The US Senate voted on Thursday to rein in President Donald Trump from attacking Iran, sharply rebuking his foreign policy despite a week earlier acquitting him in his impeachment trial.
Eight senators of Trump’s Republican Party, which enjoys a majority, bucked their leadership to join Democrats in a resolution that bars any military action against Iran without an explicit vote from Congress.
“The Senate just sent a clear shot across the bow — a bipartisan majority of senators don’t want the president waging war without congressional approval,” Democratic Senate leader Chuck Schumer said after the vote.
The Democratic-controlled House passed a separate, nonbinding war powers resolution last month.
Trump disputed that, arguing in two tweets Wednesday that a vote against Kaine’s proposal was important to national security and pointed to the January 3 drone strike that killed Iran’s top general, Qassem Soleimani.
In the early hours of Thursday, a vote on the war powers resolution could take place amid concerns that Trump could embark on open military conflict with Tehran without consulting Congress.
President Trump said, “We are doing very well with Iran and this is not the time to show weakness. Americans overwhelmingly support our attack on terrorist Soleimani”.
“If my hands were tied, Iran would have a field day. Sends a very bad signal. The Democrats are only doing this as an attempt to embarrass the Republican Party. Don’t let it happen!” the president further added.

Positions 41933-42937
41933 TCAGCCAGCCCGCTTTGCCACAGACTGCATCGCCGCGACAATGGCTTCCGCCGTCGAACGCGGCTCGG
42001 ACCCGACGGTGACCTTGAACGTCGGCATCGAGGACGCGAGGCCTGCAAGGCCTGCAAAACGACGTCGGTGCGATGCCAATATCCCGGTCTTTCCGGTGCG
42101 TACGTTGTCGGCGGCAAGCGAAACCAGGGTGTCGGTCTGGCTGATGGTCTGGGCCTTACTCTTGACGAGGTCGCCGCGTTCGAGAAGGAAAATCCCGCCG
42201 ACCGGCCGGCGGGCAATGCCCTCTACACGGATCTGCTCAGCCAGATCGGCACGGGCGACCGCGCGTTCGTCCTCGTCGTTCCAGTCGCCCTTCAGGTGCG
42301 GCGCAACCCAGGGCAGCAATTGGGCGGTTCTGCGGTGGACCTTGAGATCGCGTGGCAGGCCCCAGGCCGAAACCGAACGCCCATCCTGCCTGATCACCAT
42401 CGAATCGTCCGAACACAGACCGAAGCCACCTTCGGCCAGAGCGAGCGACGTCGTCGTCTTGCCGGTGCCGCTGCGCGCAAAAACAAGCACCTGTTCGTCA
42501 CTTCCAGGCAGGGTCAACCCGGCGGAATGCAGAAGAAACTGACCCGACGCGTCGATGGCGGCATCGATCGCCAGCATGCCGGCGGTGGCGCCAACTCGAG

In response to Trump’s action, Tehran launched missiles at two military bases in Iraq that house American troops last month.
The attack caused traumatic brain injuries in at least 64 US soldiers, according to the Pentagon.
Last year, Trump administration classified the Islamic Revolutionary Guards Corps as a terrorist organization, the first time the United States has done so to a government body.
In January the Democrat-controlled House of Representatives passed its own version of the law, after Trump’s order to kill Iranian commander Qasem Soleimani and retaliatory missile strikes by Tehran dramatically escalated tensions and raised fears of a devastating war between the two foes.
On Tuesday, Iranian leader Hassan Rouhani said while indicating to the US, “It is unbearable for the United States to accept the victory of a great nation and that a superpower has been driven out of this land”.
Last year, in May, President Trump withdrew the US from the 2015 nuclear pact between Tehran and six world powers and has since reimposed and expanded punishing sanctions as part of a stated campaign of “maximum pressure” against Iran.
Iranian officials have stressed that for any talks with the US, Washington should return to Tehran’s nuclear deal from which it withdrew in 2018 and implement its obligation under the accord.
Last week, the Senate voted to acquit President Trump on two articles of impeachment, marking the inevitable and historic end to a bitterly fought, divisive impeachment trial that will reverberate into the 2020 election and shape Trump’s presidential legacy.